Power/Performance Bits: May 21

More speculative vulnerabilities; stretchy supercapacitors.


More speculative vulnerabilities
Security researchers at the Graz University of Technology, KU Leuven, Cyberus Technology, and Worcester Polytechnic Institute point to two new speculative execution vulnerabilities related to Meltdown and Spectre.

The first, which they dubbed ZombieLoad, uses a similar approach to Meltdown. After preparing tasks in parallel, the processor needs to discard the ones it won’t be using or hasn’t been granted permissions for. Due to the way processors are designed, they always have to pass on data, even if it is not correct. The check for permission only happens once sensitive processing steps, which depend on assumptions made by the computer system, have already been prepared. “In the split second between the command and the check, using this new form of attack we can see the pre-loaded data from other programs,” said Daniel Gruss, a security researcher at TU Graz. In other words, the researchers can read what the computer is currently processing.

The team was part of the effort to deploy a patch for the Meltdown vulnerability, but say this new potential attack could be more difficult to remedy. “Every CPU has multiple cores, and each of these cores is also split in two. This means several programs can run simultaneously. We think that one of these two parts of each core has to be disabled,” Gruss said. That would mean a 50% drop in performance. Or in clouds, which are also vulnerable to this method of attack, 50% fewer potential users on the same hardware.

According to the researchers, all processors developed by Intel that were manufactured between 2012 and the beginning of 2018 are affected.

The second vulnerability, store-to-leak forwarding, also reads pre-loaded data by exploiting the efficient way in which computer processors function. “The computer assumes that I want to use the data which I have just written to the processor again right away. So it keeps it in the buffer for faster access,” explained Gruss. This functionality can also be used to determine the architecture of the computer processor and find the exact location where the operating system is running. “If I know exactly where the processor is running the operating system, then I can launch targeted attacks against flaws in the operating system.”

Intel is currently working on solutions to these vulnerabilities.

Stretchy supercapacitors
Researchers at Michigan State University, Duke University, U.S. Naval Research Laboratory, Huazhong University of Science and Technology, and MIT created highly stretchable supercapacitors for powering wearable electronics using forests of crumpled carbon nanotubes.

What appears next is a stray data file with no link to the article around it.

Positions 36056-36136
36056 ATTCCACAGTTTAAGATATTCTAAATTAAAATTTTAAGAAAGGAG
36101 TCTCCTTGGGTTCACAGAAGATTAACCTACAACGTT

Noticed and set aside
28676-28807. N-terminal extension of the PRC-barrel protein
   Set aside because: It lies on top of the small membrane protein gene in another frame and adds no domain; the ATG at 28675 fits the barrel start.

The new supercapacitor demonstrated solid performance and stability, even when it is stretched to 800% of its original size for thousands of stretching/relaxing cycles.

“The key to success is the innovative approach of crumpling vertically aligned CNT arrays, or CNT forests,” said Changyong Cao, director of MSU’s Soft Machines and Electronics Laboratory and an assistant professor of mechanical engineering and electrical and computer engineering at MSU. “Instead of having a flat thin film strictly constrained during fabrication, our design enables the three-dimensionally interconnected CNT forest to maintain good electrical conductivity, making it much more efficient, reliable and robust.”

For emerging wearable tech to advance, it needs improved power sources. Now researchers from MSU have provided a potential solution via crumpled carbon nanotube forests, or CNT forests. (Image courtesy of MSU)

Plus, the 3D interconnected CNT forest has a larger surface area and can be easily modified with nanoparticles or adapted to other designs.

“It’s more robust; it’s truly a design breakthrough,” said Cao. “Even when it’s stretched up to 300% along each direction, it still conducts efficiently. Other designs lose efficiency, can usually be stretched in only one direction or malfunction completely when they are stretched at much lower levels.”

While the crumpled carbon nanotube forest design performed better than most other CNT-based supercapacitors, the team sees room for improvement by impregnating the design with metal oxide nanoparticles to improve the specific capacitance and energy density.

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